The government estimates that 41 million Americans have prediabetes, according to statistics released in April 2004. The numbers are much higher than previous calculations because physicians changed the criteria for diagnosing the condition after research indicated that doctors were missing too many at-risk patients.
Originally physicians believed that blood sugar levels below 110 mg/dL measured from the "impaired fasting glucose" test were normal. In November 2004, the American Diabetes Association (ADA) changed the definition of normal to below 100 mg/dL. Thus, anyone with a fasting glucose level between 100 mg/dL and 125 mg/dL is now considered prediabetic. Cutoffs for a second test, where blood sugar levels are measured 2 hours after a glucose-rich drink, stayed the same. Levels between 140 mg/dL and 199 mg/dL are considered prediabetic in that test.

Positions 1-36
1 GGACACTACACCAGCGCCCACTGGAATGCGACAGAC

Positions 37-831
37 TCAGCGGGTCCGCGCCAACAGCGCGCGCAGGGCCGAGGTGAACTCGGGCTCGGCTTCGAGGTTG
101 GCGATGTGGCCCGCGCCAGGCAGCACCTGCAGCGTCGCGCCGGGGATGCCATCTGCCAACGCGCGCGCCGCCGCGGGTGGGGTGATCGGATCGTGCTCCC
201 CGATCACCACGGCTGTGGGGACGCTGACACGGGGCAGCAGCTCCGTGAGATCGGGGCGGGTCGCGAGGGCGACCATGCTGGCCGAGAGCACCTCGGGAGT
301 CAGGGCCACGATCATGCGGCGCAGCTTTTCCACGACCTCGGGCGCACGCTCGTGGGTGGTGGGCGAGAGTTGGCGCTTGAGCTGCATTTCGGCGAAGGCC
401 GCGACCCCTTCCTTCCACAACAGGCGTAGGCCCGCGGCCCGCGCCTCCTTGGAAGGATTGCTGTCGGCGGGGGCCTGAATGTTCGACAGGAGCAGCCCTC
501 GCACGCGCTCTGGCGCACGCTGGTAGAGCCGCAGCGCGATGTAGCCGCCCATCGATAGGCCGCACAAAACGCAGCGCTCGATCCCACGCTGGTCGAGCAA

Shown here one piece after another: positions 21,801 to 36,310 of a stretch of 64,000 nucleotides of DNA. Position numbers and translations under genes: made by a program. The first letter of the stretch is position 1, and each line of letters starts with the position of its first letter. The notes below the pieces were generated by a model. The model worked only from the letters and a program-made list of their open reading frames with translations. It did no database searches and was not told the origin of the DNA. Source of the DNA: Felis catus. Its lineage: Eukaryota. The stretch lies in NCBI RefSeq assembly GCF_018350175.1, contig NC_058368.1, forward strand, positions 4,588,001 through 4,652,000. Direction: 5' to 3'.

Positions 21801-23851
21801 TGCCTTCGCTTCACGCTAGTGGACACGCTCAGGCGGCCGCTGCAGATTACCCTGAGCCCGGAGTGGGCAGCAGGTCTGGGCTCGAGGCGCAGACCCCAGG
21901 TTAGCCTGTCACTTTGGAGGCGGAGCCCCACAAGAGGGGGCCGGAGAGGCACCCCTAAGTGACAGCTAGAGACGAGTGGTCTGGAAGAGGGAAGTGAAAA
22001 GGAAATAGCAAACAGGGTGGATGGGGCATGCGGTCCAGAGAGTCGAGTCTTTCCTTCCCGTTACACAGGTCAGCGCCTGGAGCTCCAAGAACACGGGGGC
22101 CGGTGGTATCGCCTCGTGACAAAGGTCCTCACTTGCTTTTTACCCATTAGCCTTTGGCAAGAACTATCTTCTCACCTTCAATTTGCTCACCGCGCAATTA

The ADA recommends that individuals who meet any of the following criteria should take one of the tests:
One study linked multiple pregnancies to an increased risk of developing atrial fibrillation later in life, and another investigated the association between premature delivery and cardiovascular disease.
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